“Tea began as a medicine and grew into a beverage. In China, in the eighth century, it entered the realm of poetry as one of the polite amusements. The fifteenth century saw Japan ennoble it into a religion of aestheticism: Teaism.
Teaism is a cult founded on the adoration of the beautiful among the sordid facts of everyday existence. It inculcates purity and harmony, the mystery of mutual charity, the romanticism of the social order. It is essentially a worship of the Imperfect, as it is a tender attempt to accomplish something possible in this impossible thing we know as life”.
Okakura Kakuzo (1863-1913). Japanese writer, philosopher and historian. Fragment from The Book of Tea.
The magical journey of tea from China to Japan goes back to the IX century. The Buddhist monks brought the drink to this island, using it exclusively in their ceremonies and for medicinal purposes. In the XIV century, it was diffused into various sectors of the Japanese society, and a century later, it reached a noble status. In some circles, the preparation of tea acquired the position as a philosophy and a spiritual practice; it became associated with elevated values, and it became converted into a ceremony. As time progressed, the humility, naturalness, harmony, neatness, sobriety, concentration and slowness, characteristics that were established in the tea ceremony were extended into diverse areas such as architecture, martial arts, gardening, calligraphy and painting.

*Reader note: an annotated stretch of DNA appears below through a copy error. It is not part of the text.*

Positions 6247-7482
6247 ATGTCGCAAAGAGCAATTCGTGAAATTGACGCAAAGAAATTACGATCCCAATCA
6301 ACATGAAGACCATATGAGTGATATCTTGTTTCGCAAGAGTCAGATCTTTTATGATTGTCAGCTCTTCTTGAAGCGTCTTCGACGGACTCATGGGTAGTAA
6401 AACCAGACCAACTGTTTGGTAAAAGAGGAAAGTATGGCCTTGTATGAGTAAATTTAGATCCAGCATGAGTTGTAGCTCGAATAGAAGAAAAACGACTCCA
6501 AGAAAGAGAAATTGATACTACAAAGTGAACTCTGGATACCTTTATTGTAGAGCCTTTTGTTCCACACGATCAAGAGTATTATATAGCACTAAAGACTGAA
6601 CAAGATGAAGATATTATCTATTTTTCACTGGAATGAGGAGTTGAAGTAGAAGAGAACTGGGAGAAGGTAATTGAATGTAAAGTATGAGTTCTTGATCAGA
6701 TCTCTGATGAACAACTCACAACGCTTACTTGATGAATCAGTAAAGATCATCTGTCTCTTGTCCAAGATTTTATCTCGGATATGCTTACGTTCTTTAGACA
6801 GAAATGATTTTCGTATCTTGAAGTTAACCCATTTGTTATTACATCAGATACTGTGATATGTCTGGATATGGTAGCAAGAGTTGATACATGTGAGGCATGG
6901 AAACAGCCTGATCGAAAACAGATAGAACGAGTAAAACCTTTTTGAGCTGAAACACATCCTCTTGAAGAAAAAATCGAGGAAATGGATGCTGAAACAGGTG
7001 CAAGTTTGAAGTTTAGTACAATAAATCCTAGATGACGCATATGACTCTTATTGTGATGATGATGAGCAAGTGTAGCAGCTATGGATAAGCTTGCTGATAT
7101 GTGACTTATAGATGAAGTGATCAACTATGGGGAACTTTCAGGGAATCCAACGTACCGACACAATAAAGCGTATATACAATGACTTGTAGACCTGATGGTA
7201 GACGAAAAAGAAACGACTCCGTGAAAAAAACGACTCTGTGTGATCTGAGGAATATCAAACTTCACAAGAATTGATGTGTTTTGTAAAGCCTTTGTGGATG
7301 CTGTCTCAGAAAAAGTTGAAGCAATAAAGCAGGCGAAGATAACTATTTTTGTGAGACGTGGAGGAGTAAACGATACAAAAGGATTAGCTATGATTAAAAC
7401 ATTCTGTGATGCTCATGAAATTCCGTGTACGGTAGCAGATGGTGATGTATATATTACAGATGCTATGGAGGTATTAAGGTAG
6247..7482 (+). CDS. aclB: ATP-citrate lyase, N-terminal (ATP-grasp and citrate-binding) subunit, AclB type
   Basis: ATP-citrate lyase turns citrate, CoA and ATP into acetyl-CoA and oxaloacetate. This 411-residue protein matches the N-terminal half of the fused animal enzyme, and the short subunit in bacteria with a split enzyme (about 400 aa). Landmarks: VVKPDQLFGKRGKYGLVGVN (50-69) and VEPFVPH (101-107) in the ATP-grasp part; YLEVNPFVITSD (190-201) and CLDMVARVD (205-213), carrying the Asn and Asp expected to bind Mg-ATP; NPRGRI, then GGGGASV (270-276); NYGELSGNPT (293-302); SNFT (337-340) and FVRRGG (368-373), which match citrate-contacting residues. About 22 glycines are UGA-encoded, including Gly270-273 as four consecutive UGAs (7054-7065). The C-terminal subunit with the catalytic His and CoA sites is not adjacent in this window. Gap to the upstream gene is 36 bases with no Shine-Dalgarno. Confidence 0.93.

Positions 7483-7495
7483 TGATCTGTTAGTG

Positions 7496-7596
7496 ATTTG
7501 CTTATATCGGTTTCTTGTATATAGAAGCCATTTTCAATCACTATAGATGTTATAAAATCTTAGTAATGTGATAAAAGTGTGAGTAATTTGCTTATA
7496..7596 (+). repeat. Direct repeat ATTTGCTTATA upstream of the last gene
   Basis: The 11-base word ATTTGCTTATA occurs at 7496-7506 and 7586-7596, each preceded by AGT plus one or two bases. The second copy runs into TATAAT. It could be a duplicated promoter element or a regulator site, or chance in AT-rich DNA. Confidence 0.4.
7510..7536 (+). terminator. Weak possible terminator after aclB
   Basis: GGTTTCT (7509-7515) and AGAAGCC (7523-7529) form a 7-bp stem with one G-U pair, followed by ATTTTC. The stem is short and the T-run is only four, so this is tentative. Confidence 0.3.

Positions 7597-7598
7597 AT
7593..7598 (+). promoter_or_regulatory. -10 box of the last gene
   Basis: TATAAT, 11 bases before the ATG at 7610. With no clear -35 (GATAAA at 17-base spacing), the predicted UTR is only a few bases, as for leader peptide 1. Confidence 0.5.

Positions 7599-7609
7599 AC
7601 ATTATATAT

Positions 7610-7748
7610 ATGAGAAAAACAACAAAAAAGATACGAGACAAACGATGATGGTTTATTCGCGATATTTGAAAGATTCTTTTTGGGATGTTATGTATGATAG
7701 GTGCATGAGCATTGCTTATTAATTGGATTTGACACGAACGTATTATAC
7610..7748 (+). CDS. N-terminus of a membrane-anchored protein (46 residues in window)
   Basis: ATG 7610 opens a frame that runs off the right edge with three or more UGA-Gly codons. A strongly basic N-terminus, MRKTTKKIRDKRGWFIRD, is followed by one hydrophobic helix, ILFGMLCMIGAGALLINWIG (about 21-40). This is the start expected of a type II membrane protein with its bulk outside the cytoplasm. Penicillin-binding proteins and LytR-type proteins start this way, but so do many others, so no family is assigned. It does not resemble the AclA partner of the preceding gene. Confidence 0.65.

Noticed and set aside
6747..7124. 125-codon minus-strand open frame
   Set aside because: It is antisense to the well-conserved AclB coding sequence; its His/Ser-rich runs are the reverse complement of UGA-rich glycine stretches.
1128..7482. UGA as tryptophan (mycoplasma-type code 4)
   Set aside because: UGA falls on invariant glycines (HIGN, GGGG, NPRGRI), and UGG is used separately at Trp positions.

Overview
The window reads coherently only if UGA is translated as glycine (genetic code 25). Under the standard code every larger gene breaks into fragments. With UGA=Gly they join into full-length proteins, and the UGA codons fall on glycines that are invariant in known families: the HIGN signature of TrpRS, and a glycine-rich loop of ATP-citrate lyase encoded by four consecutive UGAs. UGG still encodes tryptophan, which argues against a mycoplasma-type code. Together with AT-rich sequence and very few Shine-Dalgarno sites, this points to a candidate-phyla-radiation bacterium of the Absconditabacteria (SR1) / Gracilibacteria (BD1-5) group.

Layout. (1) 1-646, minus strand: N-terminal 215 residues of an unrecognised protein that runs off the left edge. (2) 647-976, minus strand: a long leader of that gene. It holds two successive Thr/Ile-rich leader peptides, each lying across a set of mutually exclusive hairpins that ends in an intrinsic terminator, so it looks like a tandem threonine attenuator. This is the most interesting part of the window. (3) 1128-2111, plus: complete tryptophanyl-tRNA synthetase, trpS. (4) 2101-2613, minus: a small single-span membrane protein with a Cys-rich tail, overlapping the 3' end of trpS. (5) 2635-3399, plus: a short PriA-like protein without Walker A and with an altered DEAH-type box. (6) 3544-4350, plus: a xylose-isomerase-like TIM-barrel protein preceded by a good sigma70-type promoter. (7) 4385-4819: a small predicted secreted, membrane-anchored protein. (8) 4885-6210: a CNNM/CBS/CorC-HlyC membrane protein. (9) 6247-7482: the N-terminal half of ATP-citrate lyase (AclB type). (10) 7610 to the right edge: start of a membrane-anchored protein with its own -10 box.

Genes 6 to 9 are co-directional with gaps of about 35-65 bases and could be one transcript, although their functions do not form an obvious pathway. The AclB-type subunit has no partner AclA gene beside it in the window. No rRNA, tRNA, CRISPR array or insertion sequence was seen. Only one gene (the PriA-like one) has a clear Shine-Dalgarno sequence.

Today this ceremony is still taught and practiced in some schools in Japan. The training involves knowledge about tea, floral arrangement and protocols amongst others, and the formation and perfection of this art can take up to a whole lifetime to master. Apart from the velocity of modern Japan and the abandonment of the traditional practices, the traditional Japanese culture understands the power of this ceremony to establish a connection with deepened states of consciousness.
But beyond a cultural curiosity or an anachronism, does the tea ceremony have a message for our lives? This ancient practice can guide us towards three virtues for our growth that can be summarized in three words: mastery, beauty and service. Mastery: over our thoughts, words and activities, with a detailed attention paid to the small acts. Beauty: as a foundation of our existence and a practice to imprint grace and delicacy in our actions. And service: as an essential medium for our self-perfection and a vehicle to manifest in the world the most sacred part of our nature.
In the first of these cases, the message of mastery is relevant owing to the velocity of our times and the dispersion of our minds in many directions. Each day it is more difficult to find opportunities to take care of ourselves and we have forgotten the capacity of just being; indeed even in our rest and or recreational times, we feel the necessity to do. These realities of the exterior life are reflected in our inner state: if we close our eyes we perceive the rapidity of our mind, and if we pay attention to our emotions we see that they move towards the future with anxiety. And although we know that these accelerated rhythms guarantee us certain privileges, we are also conscious that our life in the present is absent of all the calmness, quietude, and fulfillment that we long for.